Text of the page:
Disposition: Exclusion on consent. Final decision here.
Summary: A trademark practitioner was excluded on consent by the USPTO. Previously, the practitioner had been the subject of a lengthy ethics investigation, which resulted in him filing a lawsuit in federal court to enjoin the investigation for allegedly violating his Fourth and Fifth Amendment rights. The practitioner’s federal lawsuit was dismissed without prejudice for failure to pursue and exhaust administrative agency remedies. See our discussion of the federal court action, and the court’s dismissal of that action, in our blogs posted here and here.
The OED’s ethics investigation led to the filing of a disciplinary complaint before the USPTO. The disciplinary complaint accused the practitioner of multiple counts of misconduct involving hundreds of trademark matters before the Office, including allowing non-lawyers to practice trademark law for him with little or no supervision, failing to personally review or sign thousands of trademark applications, splitting fees with non-practitioner employees, and causing multiple fraudulent or digitally manipulated specimens of use to be filed with the Office. The practitioner’s consent exclusion terminated the USPTO disciplinary proceeding.
Related to USPTO Practice? Yes
Facts: Matthew Swyers is an experienced trademark lawyer and former USPTO Trademark Examining Attorney. He established The Trademark Company, PLLC, and through his business, he became a prolific filer of U.S. trademark applications.
He became the subject of the Office of Enrollment and Discipline’s attention starting in 2014. In 2016, Mr. Swyers filed a lawsuit in federal court in Virginia seeking to enjoin the OED from investigating him. The complaint alleged that the process employed in conducting the ethics investigation violated his rights under the Fourth and Fifth Amendments. Matthew H. Swyers v. United States Patent and Trademark Office, et al., No. 16-cv-00015-LO-IDD (E.D. Va. Jan. 6, 2016).
Specifically, Mr. Swyers’ federal court complaint challenged the OED’s process for obtaining information that it uses in determining whether a USPTO practitioner may have engaged in unethical conduct. Pursuant to 37 CFR Section 11.22(f), the OED Director is authorized to “request information and evidence regarding possible grounds for discipline of a practitioner” by issuing what it refers to as “Requests for Information” (or “RFIs”). The USPTO’s regulations impose no numerical, temporal, or subject matter restriction on the RFIs themselves.
The complaint alleged that the OED overwhelmed Mr. Swyers by issuing multiple RFIs seeking information on as many as 15,000 trademark applications. The complaint further alleged that “no avenue exists” in the USPTO to challenge OED’s RFIs based on breadth, privilege, vagueness, harassment, or relevance.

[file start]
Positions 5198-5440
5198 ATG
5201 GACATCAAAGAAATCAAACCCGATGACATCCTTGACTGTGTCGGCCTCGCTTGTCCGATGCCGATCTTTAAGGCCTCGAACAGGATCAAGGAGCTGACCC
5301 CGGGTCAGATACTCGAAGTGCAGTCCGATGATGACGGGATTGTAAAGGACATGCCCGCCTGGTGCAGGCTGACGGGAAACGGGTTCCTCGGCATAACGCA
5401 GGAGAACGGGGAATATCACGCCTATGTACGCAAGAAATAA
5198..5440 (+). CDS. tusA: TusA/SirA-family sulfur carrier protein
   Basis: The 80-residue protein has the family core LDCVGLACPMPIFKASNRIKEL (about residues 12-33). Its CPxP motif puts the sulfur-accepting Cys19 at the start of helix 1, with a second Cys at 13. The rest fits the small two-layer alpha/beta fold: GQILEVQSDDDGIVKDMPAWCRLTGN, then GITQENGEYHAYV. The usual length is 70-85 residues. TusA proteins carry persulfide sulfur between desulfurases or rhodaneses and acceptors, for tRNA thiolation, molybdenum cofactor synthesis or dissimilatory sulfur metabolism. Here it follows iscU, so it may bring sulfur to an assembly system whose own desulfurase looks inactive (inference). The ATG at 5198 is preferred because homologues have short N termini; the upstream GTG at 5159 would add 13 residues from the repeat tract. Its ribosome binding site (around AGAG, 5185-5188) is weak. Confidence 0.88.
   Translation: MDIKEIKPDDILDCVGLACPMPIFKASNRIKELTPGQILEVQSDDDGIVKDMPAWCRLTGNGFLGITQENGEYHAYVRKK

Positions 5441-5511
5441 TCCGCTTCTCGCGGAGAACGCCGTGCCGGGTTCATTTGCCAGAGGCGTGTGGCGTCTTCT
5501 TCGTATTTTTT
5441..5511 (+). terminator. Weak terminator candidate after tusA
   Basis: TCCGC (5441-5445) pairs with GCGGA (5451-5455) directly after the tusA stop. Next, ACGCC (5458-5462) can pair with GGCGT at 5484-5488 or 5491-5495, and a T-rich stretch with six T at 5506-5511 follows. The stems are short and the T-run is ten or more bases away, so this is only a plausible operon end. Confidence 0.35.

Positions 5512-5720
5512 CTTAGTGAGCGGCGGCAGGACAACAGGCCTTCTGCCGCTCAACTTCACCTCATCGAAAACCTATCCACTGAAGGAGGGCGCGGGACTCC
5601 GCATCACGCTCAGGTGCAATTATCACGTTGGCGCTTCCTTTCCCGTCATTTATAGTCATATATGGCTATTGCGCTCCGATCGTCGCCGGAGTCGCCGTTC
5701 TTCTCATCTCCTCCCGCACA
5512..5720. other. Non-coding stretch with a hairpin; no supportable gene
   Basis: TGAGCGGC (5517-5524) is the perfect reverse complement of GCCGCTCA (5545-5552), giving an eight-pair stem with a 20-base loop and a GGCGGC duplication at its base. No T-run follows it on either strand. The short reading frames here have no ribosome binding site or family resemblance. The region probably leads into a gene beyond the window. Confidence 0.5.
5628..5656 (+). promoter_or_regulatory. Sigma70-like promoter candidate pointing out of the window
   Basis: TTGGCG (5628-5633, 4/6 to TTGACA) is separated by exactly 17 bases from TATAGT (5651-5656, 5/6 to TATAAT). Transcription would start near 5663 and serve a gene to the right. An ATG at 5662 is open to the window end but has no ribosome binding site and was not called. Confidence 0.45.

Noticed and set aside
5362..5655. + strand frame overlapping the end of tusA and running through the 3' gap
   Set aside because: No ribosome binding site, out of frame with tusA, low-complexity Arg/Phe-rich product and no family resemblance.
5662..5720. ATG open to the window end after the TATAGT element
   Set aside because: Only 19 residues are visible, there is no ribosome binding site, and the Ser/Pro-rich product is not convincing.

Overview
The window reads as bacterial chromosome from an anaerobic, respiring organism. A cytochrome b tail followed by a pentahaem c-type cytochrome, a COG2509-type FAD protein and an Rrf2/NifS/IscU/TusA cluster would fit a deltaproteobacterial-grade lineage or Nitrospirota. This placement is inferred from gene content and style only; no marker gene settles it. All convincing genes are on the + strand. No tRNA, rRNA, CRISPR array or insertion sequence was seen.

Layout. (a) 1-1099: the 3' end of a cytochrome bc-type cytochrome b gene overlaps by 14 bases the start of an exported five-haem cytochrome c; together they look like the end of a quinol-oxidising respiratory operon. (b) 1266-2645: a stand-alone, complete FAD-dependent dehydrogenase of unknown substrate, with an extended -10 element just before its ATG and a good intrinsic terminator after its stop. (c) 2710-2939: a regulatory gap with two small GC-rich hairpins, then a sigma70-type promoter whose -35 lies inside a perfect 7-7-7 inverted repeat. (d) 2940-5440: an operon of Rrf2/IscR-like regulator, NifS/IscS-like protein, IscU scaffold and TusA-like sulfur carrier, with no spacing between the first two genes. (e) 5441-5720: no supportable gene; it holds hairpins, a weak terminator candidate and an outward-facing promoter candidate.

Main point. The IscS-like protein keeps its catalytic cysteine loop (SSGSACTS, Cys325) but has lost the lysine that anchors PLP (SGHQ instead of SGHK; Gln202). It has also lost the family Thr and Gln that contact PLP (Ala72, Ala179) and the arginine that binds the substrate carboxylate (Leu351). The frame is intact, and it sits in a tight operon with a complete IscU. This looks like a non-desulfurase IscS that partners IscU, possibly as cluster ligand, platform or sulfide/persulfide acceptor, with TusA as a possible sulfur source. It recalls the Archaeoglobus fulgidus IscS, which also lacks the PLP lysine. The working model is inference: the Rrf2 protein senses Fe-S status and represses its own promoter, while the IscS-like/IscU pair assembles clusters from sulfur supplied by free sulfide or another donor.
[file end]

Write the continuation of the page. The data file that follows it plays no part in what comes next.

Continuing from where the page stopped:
The USPTO moved to dismiss Mr. Swyers’ complaint for failure to pursue and exhaust administrative remedies. The USPTO argued that its regulations afforded two levels of internal agency review–specifically, a petition to the OED Director followed by a petition to the USPTO Director–for any practitioner who seeks to challenge the propriety of an OED ethics investigation. See 37 CFR Section 11.2(e). According to the USPTO, Mr. Swyers failed to pursue the agency’s available remedies during the course of the investigation. In addition, the USPTO argued the case was not ripe for judicial review because shortly after Mr. Swyers’ complaint was filed in federal court, the OED ended its ethics investigation and filed an administrative disciplinary complaint against him pursuant to 37 CFR Section 11.34.
On May 27, 2016, the district court granted the OED Director’s motion to dismiss without prejudice. The Court held that dismissal of his federal complaint was appropriate because the matters raised in the complaint were currently being adjudicated by the USPTO and the practitioner may raise his constitutional claims in federal court only after the Agency’s administrative process is concluded. The Court held that the regulatory scheme promulgated by the USPTO for adjudicating ethics charges against patent and trademark practitioners, which includes an administrative adjudication and the availability for review of the ALJ’s decision by the USPTO Director, precludes the exercise of Article III jurisdiction “at this stage” of Mr. Swyers’ case. A copy of the court’s Opinion is here.
The USPTO disciplinary complaint alleged that Mr. Swyers:
- systematically permitted non-attorneys to practice trademark law for him with little or no supervision.
- did not personally review or sign thousands of trademark applications and related documents (including statements of use, § 2(f) declarations, and responses to Office actions) prepared by his non-lawyer employees and filed with the USPTO, in violation of USPTO signature and certification rules.
- potentially jeopardized the trademarks of his client because his employees had in multiple cases filed fraudulent or digitally manipulated specimens of use.
- failed to deposit client funds paid in advance into a client trust account and improperly split legal fees with his nonpractitioner employees.
- failed to respond to lawful requests for information or cooperate with the investigation conducted by the Office of Enrollment and Discipline.
In consenting to exclusion, Mr. Swyers acknowledged that he was the subject of a USPTO disciplinary complaint that, inter alia, alleged he had violated some thirty (30) different USPTO ethics rules. Although Mr. Swyers denied engaging in any wrongdoing, his exclusion on consent concedes that if he ever applies for reinstatement to practice before the USPTO, the OED Director will conclusively presume both: (1) the allegations in the disciplinary complaint are true; and (2) Mr. Swyers could not have defeated those allegations.